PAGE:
Singapore has 6 percent of all investment, trailed by Bangalore, Los Angeles, Berlin, and London, the only other global cities to attract more than 2 percent of global urban-tech investment. Other cities that are generating reasonable numbers of urban-tech startups include Seoul, Chicago, Dubai, Amsterdam, Madrid, Paris, Boston, and Toronto, although none of them accounts for more than 1 percent of total investment. This global group of cities that are key players in urban tech suggests that the “rise of the rest” is not occurring inside the United States but outside it, especially in China’s two largest cities.
The rise of urban tech reflects the growing role of cities and urbanism in the global economy. Cities have become the basic platforms for global innovation and economic growth, supplanting the corporation as the fundamental organizing unit of the contemporary economy.
But in this regard, cities remain terribly inefficient. They are indeed the last great frontier of inefficiency in capitalism.
A century or so ago, agriculture underwent a transformation. In 1900, more than half of U.S. workers worked in agriculture. Today, after huge leaps in agricultural technology and management, less than 1 percent of the workforce does. Farms have become incredibly efficient enterprises, with advanced technology and self-driving tractors.
Likewise, in 1950, more than half of the American workforce labored in manufacturing. Now only about 5 or 6 percent of the workforce is engaged in a direct production occupation. Factories are highly automated, managed on the principles of lean production, and can run 24-7 with little waste.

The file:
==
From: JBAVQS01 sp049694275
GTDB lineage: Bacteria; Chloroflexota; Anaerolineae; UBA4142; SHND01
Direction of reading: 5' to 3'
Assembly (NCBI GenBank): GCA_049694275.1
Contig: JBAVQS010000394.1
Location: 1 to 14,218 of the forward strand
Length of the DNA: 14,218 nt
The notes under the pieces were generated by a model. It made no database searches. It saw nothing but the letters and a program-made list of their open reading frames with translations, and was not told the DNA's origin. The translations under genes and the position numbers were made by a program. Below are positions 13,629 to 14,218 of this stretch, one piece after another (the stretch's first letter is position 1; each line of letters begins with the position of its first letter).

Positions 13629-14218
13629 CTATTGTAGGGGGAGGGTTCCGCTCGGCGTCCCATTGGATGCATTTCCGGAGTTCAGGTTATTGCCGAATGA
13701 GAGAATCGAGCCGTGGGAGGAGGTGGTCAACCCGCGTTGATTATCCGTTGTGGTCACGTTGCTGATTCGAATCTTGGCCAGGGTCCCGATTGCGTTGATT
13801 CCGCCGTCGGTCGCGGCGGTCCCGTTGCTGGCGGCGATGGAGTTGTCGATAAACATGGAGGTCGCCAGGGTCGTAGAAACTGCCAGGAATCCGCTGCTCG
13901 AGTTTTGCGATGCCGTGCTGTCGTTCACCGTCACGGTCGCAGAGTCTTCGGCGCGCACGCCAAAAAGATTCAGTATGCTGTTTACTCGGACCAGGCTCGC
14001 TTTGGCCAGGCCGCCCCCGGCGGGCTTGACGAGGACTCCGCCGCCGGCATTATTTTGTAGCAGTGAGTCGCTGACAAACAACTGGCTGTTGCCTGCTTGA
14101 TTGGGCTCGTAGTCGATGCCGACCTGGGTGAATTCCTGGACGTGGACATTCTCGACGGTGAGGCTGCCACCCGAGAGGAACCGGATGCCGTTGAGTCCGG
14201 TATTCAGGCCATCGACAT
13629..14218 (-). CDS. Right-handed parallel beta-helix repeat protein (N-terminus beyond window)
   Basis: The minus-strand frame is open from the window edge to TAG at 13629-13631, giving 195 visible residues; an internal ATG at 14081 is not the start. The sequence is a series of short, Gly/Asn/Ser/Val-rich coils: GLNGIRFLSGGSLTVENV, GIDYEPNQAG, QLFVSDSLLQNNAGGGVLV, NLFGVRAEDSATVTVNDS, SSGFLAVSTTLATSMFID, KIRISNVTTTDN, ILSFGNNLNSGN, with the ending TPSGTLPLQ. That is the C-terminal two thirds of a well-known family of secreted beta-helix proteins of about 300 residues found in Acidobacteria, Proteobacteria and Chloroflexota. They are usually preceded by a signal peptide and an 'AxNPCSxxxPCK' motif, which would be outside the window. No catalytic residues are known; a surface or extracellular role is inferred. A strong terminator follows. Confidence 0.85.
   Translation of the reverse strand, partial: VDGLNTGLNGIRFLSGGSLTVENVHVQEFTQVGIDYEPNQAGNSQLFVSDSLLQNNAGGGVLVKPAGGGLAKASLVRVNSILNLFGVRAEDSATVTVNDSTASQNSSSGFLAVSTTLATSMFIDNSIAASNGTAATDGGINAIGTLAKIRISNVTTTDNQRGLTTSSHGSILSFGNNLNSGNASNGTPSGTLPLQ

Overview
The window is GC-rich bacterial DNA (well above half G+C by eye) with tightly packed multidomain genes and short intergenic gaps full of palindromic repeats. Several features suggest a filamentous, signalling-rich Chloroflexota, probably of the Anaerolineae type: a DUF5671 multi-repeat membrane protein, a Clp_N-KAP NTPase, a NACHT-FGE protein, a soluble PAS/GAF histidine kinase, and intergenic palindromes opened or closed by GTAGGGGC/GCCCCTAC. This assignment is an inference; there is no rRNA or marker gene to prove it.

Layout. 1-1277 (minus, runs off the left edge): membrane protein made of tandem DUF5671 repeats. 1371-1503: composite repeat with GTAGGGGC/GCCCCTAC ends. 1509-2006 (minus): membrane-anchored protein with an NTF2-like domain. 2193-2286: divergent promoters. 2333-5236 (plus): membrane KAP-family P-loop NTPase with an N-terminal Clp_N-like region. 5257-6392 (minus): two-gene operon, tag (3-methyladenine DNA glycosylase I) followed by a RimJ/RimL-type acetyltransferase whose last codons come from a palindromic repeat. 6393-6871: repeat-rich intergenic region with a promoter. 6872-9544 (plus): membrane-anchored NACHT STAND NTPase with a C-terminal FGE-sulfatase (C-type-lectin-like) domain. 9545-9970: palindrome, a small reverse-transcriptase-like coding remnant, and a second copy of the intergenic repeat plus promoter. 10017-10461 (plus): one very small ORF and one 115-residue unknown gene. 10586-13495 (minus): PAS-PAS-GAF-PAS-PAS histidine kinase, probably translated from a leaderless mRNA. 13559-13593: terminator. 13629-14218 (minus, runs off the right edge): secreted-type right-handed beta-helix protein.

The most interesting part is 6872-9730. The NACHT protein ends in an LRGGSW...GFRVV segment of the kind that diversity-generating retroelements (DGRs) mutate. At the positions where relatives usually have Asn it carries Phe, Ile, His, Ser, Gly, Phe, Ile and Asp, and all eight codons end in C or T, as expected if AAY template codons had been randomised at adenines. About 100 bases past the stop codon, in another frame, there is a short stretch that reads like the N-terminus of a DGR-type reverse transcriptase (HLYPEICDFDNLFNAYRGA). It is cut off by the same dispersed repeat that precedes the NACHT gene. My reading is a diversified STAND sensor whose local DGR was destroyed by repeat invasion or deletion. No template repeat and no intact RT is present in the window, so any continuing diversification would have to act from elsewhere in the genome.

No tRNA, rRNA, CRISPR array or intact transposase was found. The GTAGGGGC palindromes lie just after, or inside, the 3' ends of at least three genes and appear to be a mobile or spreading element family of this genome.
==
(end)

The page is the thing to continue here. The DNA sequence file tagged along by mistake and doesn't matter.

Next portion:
Contrast that to cities, where offices and homes sit vacant much of the time, where cars sit idle, and where congestion is rampant. The third great economic transformation, which we are going through today, is a shift to a knowledge economy that is concentrated and based on cities. Just as farms and factories of previous epochs were optimized for efficiency, the offices, apartments, cars, and other elements of cities that sit unused much of the time will be adapted for greater productivity.
This is the nexus for the rise of urban tech, which is unleashing a new round of creative destruction on cities. Like previous economic transformations, the rise of urban tech and the emergence of the city as the primary platform for economic organization will not be without growing pains. It will be up to urban leaders and the struggles of workers and citizens to channel this transformation in a democratic way, so that it respects the needs of all city dwellers and creates prosperity for all.